Saturday, January 2, 2010

One and the Same

One and the Same: My Life as an Identical Twin and What I Learned About Everyone's Struggle to be Singular
by Abigail Pogrebin

What is it about twins that fascinate? I used to wish I was a twin myself, imagining a perfect playing partner who would have more in common with me than a mere sibling. In this book, Abigail Pogrebin interviews many twins, from football stars Tiki and Ronde Barber to acquaintances of her own, as well as psychologists and doctors specializing in twin studies, presenting a broad spectrum of the relationships between adult twins and theories regarding raising twins and helping them become fully realized individual adults. Pogrebin investigates a wide range of topics related to twins, from the idealized relationship to the struggle for individuality to medical studies of identical twins with different medical issues (which I found a fascinating and informative regarding the nature/nurture discussion). What fascinated me the most - the world of being a twin - was also the most frustrating in reading. As a twin herself, the author refers to "the Twin Thing" and makes much of the special relationship that twins have. I've known many twins, either together or separately, but having not been a twin myself or having a set of twins in my immediately family, I felt rather thrown into the world of twins in the early part of the book, and it was only in the latter chapters that I felt I had gained my footing somewhat.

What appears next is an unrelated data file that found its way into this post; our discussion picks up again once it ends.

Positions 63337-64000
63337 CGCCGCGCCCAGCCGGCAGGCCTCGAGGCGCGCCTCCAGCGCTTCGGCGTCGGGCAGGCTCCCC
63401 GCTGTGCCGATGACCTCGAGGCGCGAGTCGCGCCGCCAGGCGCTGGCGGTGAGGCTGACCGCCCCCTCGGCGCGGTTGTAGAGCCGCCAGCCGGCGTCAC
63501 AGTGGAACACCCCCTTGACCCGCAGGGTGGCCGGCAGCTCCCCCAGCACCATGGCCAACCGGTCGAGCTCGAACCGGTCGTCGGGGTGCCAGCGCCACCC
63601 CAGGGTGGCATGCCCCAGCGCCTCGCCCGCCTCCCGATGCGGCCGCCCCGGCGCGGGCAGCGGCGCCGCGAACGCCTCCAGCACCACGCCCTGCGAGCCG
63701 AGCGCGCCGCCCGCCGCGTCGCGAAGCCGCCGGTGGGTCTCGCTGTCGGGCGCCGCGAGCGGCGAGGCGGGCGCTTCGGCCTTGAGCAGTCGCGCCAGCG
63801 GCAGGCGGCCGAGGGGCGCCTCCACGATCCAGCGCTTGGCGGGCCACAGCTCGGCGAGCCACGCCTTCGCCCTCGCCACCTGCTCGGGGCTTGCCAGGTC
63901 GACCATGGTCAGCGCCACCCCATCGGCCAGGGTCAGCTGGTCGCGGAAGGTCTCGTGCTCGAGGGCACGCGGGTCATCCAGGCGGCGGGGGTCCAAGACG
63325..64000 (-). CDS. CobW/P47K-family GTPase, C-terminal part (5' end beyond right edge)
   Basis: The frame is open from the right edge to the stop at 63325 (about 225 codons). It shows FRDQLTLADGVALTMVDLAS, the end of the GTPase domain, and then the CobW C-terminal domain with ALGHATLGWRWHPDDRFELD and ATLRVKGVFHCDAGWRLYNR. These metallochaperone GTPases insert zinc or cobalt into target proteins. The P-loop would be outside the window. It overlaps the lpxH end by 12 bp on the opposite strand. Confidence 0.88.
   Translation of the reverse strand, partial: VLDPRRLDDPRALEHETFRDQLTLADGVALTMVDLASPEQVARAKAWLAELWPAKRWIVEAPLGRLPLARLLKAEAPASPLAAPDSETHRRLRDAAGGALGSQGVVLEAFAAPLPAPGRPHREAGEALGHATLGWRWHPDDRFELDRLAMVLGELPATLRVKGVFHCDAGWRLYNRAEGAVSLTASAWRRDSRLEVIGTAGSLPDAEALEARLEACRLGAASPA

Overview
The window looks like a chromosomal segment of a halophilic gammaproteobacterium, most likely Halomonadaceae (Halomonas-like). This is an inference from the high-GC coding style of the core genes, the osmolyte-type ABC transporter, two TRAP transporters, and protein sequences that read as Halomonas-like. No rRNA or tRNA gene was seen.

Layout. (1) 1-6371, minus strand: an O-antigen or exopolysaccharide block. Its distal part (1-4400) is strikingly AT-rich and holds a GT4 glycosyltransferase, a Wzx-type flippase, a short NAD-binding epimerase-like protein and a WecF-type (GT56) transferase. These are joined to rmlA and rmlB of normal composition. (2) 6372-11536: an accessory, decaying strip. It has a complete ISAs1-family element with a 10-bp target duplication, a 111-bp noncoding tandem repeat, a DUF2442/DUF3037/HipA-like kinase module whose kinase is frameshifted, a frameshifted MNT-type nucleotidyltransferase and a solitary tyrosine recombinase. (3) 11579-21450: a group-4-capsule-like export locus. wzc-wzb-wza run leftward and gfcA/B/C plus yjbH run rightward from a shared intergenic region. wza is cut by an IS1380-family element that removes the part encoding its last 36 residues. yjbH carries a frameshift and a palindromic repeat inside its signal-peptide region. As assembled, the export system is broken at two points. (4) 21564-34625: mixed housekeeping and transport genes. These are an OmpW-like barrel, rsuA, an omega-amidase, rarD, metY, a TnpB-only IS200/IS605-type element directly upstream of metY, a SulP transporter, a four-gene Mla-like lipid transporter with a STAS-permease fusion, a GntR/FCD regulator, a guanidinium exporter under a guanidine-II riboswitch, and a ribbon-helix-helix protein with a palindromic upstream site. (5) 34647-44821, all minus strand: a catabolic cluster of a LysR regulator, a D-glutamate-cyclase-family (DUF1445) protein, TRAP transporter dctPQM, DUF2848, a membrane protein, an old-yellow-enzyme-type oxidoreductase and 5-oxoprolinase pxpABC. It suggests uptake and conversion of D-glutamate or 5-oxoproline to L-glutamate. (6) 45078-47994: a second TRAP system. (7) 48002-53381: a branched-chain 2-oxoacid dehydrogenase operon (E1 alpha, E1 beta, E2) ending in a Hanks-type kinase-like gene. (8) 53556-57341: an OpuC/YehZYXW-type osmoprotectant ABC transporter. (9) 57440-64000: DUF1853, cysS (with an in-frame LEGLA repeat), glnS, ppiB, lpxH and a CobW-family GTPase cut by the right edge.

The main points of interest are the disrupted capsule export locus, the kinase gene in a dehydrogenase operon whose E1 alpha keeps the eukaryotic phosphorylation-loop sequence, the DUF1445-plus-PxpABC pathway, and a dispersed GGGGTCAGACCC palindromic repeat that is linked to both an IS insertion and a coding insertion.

Throughout it all, Abigail's relationship with her identical twin sister, Robin, informs her understanding of these interviews, but at the same time seems to come to a better understanding of her relationship because of her investigation. She discusses their relationship often, including snippets of her interview with Robin, with their brother David, and with family friends. I was impressed with her ability to describe the loss she feels of the close relationship she once had with Robin without falling into the blame game or becoming a whiny victim. She paints a very honest family portrait without making out anyone as "the bad guy." A fascinating blend of reporting and interviews, psychology and personal experience.

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